1. Do you think John Francis would present John Paul II as only being opposed to the burning of a human person because it is imprudent?

2. How do you think John Francis would present the views of John Paul II?

As for me I deeply respect the impact of the Church Fathers & great saints throughout Christian history. But just because they might have thought it acceptable to burn a human person in their own context and under certain circumstances doesn't mean that I am bound to follow suit.

John Francis said...

Sir:


I have taught Dignitatis Humanae for yeas now. The document is flawed and often misunderstood. The document doesn't give an absolute right to religious freedom. A few lines are important to consider. For example:


no one is to be forced to act in a manner contrary to his own beliefs, whether privately or publicly, whether alone or in association with others, within due limits.

In consequence, the right to this immunity continues to exist even in those who do not live up to their obligation of seeking the truth and adhering to it and the exercise of this right is not to be impeded, provided that just public order be observed.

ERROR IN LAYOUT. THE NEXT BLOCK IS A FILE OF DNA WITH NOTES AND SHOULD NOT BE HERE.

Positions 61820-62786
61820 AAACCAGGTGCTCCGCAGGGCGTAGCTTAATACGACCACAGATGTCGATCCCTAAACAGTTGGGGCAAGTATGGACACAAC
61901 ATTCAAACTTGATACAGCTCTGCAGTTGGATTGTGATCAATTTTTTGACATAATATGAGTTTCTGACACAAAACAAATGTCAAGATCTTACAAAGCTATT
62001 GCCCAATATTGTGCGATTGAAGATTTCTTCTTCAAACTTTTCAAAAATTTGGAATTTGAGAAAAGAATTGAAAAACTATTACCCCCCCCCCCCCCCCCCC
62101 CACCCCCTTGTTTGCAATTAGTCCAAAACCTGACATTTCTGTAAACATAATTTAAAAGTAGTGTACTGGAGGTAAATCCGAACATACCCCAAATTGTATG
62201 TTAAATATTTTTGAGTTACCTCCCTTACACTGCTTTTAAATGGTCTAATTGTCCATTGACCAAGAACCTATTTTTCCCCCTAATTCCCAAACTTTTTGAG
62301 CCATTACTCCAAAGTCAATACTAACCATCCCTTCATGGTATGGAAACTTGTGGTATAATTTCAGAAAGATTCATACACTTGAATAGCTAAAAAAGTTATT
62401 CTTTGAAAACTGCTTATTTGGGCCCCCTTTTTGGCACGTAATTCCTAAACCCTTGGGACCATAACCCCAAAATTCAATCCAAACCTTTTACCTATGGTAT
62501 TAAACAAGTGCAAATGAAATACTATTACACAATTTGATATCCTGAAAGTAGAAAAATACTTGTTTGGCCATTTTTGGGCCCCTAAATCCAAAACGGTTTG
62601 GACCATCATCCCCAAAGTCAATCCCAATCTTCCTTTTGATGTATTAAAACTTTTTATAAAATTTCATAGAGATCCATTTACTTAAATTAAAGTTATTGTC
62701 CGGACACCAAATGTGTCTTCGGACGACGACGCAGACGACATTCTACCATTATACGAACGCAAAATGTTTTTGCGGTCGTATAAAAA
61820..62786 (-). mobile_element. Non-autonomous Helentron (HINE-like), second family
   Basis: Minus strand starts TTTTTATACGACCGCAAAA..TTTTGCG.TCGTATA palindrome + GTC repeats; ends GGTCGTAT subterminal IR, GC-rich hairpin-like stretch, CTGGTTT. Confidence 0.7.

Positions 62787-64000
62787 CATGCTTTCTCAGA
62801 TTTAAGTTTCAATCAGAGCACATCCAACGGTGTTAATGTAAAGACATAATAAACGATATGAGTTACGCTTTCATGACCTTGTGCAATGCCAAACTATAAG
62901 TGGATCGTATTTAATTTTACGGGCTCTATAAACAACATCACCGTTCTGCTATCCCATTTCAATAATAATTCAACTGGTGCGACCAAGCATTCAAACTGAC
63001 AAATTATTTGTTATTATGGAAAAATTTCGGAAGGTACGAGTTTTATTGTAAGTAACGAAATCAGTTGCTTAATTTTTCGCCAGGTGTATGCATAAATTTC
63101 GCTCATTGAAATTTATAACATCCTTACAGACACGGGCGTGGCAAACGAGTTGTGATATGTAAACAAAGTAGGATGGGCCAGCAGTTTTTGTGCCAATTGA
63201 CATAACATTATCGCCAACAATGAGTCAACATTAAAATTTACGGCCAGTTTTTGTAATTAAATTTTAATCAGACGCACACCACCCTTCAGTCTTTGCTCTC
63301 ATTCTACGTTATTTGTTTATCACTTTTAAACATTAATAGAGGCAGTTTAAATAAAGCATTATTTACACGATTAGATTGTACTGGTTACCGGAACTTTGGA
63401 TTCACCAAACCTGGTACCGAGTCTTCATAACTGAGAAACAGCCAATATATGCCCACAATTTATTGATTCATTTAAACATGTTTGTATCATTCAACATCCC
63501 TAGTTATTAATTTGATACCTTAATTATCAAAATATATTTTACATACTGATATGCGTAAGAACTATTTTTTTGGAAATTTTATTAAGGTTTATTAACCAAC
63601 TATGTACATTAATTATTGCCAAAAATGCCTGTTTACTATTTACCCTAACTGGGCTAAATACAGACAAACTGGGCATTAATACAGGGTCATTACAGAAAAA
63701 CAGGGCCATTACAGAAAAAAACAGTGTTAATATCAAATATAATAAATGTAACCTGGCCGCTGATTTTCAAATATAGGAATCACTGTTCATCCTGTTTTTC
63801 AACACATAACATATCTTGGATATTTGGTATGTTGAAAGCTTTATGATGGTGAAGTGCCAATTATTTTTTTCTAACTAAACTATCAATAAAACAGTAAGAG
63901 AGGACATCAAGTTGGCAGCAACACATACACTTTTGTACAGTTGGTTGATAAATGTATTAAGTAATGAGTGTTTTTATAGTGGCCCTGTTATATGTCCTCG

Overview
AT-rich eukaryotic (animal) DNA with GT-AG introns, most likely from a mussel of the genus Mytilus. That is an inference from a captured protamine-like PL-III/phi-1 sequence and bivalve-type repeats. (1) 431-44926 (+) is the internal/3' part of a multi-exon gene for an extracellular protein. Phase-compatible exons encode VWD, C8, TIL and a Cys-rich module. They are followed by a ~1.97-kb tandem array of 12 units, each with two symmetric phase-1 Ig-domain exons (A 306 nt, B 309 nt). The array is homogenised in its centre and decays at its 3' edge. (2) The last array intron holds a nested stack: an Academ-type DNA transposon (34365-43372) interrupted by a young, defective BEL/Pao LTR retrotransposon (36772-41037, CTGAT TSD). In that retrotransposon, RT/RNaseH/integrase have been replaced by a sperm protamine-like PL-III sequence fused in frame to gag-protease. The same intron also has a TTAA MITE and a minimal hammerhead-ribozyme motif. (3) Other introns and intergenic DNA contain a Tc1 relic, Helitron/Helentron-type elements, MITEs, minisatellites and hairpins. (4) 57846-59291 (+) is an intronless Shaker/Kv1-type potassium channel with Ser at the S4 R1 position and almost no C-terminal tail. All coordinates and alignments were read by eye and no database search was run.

John Francis said...

Secondly, pointing to this document doesn't directly address the point I was making. I never claimed that you can coerce someone to accept the faith. As Aquinas stated, "consequently it is contrary to the nature of the will's own act, that it should be subject to compulsion and violence." What I have stated is that there is nothing inherently immoral with burning a heretic in itself. It depends upon the situation of the state as well as other relevant factors taken together in consideration.